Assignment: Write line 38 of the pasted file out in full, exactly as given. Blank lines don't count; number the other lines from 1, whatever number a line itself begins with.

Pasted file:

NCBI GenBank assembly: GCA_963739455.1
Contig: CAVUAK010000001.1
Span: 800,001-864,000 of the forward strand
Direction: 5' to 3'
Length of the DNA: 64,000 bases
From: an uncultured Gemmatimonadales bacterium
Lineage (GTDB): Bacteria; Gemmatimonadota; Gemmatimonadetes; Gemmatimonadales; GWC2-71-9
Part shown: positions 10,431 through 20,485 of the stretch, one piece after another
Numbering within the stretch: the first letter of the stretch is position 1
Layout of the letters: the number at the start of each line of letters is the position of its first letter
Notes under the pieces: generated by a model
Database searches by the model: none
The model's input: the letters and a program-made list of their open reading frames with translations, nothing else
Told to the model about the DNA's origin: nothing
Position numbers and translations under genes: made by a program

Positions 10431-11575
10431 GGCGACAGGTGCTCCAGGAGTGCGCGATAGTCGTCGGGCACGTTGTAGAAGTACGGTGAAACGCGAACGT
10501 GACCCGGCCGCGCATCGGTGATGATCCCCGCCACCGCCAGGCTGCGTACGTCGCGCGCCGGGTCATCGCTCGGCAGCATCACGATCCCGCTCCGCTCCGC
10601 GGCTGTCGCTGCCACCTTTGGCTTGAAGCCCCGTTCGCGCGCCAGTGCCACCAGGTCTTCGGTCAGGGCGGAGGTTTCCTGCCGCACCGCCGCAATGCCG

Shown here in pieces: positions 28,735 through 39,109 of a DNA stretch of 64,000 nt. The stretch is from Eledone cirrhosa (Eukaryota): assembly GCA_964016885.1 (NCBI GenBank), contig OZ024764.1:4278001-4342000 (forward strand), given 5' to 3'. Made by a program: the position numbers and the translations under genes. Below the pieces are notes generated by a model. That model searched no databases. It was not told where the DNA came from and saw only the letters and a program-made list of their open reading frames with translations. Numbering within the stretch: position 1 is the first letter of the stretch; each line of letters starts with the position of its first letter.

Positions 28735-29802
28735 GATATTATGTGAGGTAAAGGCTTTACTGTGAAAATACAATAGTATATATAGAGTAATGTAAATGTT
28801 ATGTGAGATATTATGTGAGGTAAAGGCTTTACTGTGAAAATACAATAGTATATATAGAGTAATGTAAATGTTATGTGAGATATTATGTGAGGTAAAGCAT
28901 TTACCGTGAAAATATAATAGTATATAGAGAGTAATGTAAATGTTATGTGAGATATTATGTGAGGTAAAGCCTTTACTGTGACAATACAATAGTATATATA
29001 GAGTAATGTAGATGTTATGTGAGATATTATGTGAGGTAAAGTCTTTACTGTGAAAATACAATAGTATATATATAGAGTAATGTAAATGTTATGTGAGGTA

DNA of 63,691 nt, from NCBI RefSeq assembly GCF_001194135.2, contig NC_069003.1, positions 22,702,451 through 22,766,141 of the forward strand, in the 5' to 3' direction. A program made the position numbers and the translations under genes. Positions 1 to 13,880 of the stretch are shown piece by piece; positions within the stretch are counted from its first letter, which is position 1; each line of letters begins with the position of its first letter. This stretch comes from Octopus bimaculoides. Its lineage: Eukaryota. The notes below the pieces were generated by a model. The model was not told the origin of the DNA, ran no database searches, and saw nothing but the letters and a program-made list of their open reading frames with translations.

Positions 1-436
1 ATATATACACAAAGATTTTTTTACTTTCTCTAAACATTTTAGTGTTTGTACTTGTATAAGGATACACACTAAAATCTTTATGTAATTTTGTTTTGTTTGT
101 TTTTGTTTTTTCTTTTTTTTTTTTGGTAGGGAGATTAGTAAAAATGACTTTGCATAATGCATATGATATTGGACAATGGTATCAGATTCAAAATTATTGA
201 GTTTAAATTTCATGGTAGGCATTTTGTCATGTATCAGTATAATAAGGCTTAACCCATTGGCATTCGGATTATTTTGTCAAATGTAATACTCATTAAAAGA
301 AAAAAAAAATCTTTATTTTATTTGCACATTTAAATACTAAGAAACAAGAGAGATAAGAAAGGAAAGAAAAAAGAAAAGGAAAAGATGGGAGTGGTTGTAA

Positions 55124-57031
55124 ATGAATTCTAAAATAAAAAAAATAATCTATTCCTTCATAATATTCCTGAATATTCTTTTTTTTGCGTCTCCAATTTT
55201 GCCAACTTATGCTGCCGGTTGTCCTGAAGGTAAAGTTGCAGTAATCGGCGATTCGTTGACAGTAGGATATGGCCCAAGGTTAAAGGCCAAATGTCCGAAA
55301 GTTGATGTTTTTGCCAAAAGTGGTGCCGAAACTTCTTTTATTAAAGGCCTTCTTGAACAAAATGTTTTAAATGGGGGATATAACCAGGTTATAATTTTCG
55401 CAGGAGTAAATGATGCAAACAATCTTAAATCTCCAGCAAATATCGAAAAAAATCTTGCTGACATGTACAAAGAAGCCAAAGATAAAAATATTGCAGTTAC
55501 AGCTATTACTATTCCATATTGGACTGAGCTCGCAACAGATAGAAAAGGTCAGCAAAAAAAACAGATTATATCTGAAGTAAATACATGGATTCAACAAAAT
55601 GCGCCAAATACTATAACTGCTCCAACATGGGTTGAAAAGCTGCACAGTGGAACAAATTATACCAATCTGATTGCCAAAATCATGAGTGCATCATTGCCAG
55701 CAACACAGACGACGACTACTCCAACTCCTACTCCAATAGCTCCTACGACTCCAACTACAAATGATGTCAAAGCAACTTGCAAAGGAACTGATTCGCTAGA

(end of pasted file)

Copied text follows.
55601 GCGCCAAATACTATAACTGCTCCAACATGGGTTGAAAAGCTGCACAGTGGAACAAATTATACCAATCTGATTGCCAAAATCATGAGTGCATCATTGCCAG